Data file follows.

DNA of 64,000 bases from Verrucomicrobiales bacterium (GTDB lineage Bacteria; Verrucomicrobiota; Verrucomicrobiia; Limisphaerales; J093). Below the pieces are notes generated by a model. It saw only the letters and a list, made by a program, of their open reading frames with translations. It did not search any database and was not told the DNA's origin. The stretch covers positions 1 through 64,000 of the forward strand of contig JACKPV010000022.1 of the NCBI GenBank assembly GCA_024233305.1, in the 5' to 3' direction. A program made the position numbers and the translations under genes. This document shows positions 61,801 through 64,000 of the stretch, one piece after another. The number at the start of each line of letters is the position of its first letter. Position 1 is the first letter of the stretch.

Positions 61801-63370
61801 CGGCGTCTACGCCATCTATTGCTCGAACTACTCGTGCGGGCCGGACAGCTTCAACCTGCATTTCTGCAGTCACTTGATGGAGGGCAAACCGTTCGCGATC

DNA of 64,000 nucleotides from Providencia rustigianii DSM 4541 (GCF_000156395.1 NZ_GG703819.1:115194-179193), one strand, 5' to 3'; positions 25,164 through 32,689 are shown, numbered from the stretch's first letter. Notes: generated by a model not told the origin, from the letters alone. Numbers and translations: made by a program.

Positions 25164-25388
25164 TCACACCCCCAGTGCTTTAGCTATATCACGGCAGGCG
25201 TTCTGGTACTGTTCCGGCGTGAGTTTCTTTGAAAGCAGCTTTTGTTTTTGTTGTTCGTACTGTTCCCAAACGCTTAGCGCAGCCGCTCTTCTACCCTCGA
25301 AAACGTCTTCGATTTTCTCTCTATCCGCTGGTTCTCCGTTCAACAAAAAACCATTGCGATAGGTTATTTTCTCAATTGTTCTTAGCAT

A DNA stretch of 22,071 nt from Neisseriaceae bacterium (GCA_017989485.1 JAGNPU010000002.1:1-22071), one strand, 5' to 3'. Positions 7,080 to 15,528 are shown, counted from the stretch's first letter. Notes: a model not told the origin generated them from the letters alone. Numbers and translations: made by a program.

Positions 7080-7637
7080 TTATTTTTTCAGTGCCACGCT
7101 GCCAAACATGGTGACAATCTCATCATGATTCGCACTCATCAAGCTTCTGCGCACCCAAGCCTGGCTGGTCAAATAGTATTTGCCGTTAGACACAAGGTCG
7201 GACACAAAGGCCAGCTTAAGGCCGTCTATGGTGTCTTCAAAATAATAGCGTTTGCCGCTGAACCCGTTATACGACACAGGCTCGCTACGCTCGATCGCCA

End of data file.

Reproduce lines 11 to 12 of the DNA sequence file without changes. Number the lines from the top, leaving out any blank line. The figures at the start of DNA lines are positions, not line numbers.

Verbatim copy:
7080 TTATTTTTTCAGTGCCACGCT
7101 GCCAAACATGGTGACAATCTCATCATGATTCGCACTCATCAAGCTTCTGCGCACCCAAGCCTGGCTGGTCAAATAGTATTTGCCGTTAGACACAAGGTCG